• Progressive retinal atrophy (PRA): The retina is the light-sensitive layer at the back of the eye. In PRA, this part of the eye gradually wastes away as a result of a genetic mutation inherited from the dog’s parents. This condition leads first to night blindness and then to total blindness. Dogs that are unaffected may still be carriers of the faulty gene and can then pass it on to their offspring.
  • Diabetes mellitus: This is a condition relating to the insufficient production of insulin (Type 1 diabetes) or incorrect response of the body’s cells to insulin. Some breeds appear to be predisposed to diabetes, while some medical conditions are associated with diabetes, including Cushings, pancreatitis and obesity. An affected dog will be constantly hungry. Daily insulin injections may be required to manage the condition.

Not all conditions are covered by Pet Insurance. For details of Bow Wow Meow Pet Insurance cover, refer to the Product Disclosure Statement.

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White American Eskimo puppies lying down


The American Eskimo Dog originated in Germany and is a member of the “Spitz” family of breeds, with the same ancestors as many of the Nordic breeds of today, including the white German Spitz, the white Keeshond, the white Pomeranian, and the Volpino Italiano (white Italian Spitz). Spitz breeds were found throughout Europe during the Middle Ages, and there are ancient artefacts that depict breeds of dogs with the characteristic tail curled over the dog’s back dating back to 4,000 BC.

Originally bred in Germany as a multipurpose working dog on the farm, the German Spitz was an intelligent, thinking dog who was an essential part of the farmer’s life, not only keeping away predators but knowing the difference between its own livestock and trespassing livestock. When waves of German immigrants settled in the American Midwest in the 1800s, they brought their beloved Spitz with them to use in the same way as they had previously done in the old country; as all-around farm dogs.

By the latter years of the 19th century, although never bred to be a circus dog, show business was beckoning. The Spitz’s historical association with the circus began back in Germany. Gypsies were noted to have Spitz traveling with them, and the dogs would readily warn of an approaching stranger, as well as the local law enforcement. Since the breed was attractive, easily trained and intelligent, the gypsies often trained the dogs to do tricks, which the local townspeople would come and watch, for a small charge. Some of the circuses in Europe then began to use the Spitz in their acts.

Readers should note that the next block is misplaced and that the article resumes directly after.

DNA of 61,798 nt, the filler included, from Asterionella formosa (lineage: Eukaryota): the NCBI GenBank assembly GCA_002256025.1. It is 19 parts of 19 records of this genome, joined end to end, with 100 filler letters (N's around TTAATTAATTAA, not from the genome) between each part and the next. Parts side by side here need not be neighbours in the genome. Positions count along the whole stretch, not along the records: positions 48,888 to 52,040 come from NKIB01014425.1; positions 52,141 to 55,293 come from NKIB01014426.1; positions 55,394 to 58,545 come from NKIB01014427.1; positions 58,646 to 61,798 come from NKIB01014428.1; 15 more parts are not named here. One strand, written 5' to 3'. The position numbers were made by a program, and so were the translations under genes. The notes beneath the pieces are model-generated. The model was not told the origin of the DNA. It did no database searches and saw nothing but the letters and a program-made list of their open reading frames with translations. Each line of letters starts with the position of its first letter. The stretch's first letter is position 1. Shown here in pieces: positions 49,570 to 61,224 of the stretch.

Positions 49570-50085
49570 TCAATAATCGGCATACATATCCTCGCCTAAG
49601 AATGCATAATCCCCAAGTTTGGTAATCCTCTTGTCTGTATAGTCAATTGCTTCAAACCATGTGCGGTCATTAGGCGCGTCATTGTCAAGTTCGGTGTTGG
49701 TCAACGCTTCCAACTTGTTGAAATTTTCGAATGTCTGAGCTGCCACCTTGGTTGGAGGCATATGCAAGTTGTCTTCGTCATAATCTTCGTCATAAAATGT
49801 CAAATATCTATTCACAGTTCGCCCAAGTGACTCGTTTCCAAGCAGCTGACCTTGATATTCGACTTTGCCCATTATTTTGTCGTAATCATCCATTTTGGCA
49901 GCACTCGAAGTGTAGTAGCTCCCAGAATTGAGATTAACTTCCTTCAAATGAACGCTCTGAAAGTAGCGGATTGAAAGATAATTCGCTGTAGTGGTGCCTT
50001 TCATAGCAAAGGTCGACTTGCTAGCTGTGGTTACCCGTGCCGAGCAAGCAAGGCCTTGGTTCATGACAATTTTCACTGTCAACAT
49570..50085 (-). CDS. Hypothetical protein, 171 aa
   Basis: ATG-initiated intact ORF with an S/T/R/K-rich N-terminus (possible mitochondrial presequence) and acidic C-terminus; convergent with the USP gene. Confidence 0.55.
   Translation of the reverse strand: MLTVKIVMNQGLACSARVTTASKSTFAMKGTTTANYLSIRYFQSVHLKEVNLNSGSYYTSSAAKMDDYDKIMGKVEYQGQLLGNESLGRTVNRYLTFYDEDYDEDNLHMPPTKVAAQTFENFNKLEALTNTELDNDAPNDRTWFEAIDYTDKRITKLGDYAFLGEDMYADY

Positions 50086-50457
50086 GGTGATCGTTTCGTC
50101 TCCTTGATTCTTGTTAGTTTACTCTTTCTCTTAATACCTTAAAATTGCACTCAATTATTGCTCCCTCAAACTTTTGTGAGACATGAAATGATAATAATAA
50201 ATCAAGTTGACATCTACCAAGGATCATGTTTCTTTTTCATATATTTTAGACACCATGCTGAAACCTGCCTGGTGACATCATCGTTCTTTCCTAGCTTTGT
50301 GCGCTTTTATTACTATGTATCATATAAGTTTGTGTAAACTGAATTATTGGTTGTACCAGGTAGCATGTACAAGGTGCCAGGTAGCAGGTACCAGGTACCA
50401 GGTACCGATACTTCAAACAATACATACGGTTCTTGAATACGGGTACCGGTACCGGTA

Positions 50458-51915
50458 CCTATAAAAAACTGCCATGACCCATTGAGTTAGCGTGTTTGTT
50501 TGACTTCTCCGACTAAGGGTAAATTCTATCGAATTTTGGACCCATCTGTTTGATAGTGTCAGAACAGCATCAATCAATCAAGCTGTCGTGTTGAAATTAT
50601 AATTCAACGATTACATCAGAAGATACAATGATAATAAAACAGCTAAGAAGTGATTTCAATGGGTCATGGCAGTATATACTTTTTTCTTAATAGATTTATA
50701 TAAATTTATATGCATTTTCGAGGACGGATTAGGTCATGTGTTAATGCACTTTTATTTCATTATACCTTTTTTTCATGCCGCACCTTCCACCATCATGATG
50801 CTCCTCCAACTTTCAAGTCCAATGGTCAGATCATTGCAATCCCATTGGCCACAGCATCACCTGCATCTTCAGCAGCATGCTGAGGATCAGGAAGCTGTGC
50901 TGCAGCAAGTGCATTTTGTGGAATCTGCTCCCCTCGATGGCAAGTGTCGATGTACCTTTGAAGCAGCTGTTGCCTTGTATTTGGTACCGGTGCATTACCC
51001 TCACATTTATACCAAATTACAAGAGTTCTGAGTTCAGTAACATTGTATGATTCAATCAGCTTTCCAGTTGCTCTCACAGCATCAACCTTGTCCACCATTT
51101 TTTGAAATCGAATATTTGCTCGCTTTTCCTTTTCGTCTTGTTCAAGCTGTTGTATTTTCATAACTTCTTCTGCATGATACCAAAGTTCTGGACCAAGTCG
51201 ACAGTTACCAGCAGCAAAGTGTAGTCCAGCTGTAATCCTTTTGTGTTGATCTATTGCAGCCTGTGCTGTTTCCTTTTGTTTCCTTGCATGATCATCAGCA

Well into the 20th century, traveling circuses, vaudeville troupes, and Wild West shows crisscrossed America, also used German Spitz—thanks to the breed’s intelligence, trainability, agility, and showy looks—as the stars of their performing-dog acts. As the knowledge of the traveling dog with its repertoire of tricks grew, so did its popularity; often, spectators would buy young pups from the circus.

The United Kennel Club (UKC) registered the breed in 1913. Only the white variety was registered. A fire in the early days of UKC destroyed many of the records; therefore, the first recorded registration of the breed isn’t until 1922, when there were seven dogs registered under the breed name of “Spitz”. Prior to this, the breed was registered in various countries under a number of different names, depending on the country of registration and how the dog was being used, including German Spitz, Fox Dog, Wolf-Dog, and Wolfspitz.

By 1924, there was growing anti-German sentiment in the United States. Many of the German dog breeds were subjected to the same negative feelings and as a result, UKC changed the name of the breed to “American Spitz”. In 1925, the breed name was changed again to “American Eskimo Spitz”. This name was adopted from the name of Spitz breeding kennel in Ohio called “American Eskimo Kennels”. In 1926, the “Spitz” was completely taken off the name; however, the breed was still referred to for many years as “Spitz” or “Eskimo Spitz”.

The American Eskimo Dog Club of America was formed in 1985, and after transferring their registered dogs to the American Kennel Club (AKC) in 1993, the AKC officially recognized the American Eskimo Dog breed in 1995. They did not separate the breed into separate varieties or sizes. Eskies are shown in the AKC Non-Sporting group and UKC Nordic group.

closeup white american eskimo dog sit with the ball

American Eskimo Dog Facts!

  • The name ‘American Eskimo Dog’ is a misnomer: The Indigenous people referred to as “Eskimos” did not develop the breed, nor was it developed in America.
  • The Spitz is also found in black, chocolate and red, but it is unclear why the white variety was the most popular colour in the USA, and the only colour to attain official recognition in the standard.
  • The UKC’s first recorded Spitz female was called “Patsy Pall” and the first male was “Rob Roy”.
  • Pierre, an American Eskimo Dog/Spitz tightrope walker with the Barnum & Bailey Circus, was quite possibly America’s most famous performing dog of the 1930s.
  • The breed has been depicted in artworks from as far back as the mid 1700’s (although at that time they were known as “German Spitz”).
  • Eskies are often mistaken for the Samoyed – another Spitz breed with a beautiful, long white coat and black pigmentation around the eyes, mouth and nose – but in fact they are two distinct breeds with very different temperaments.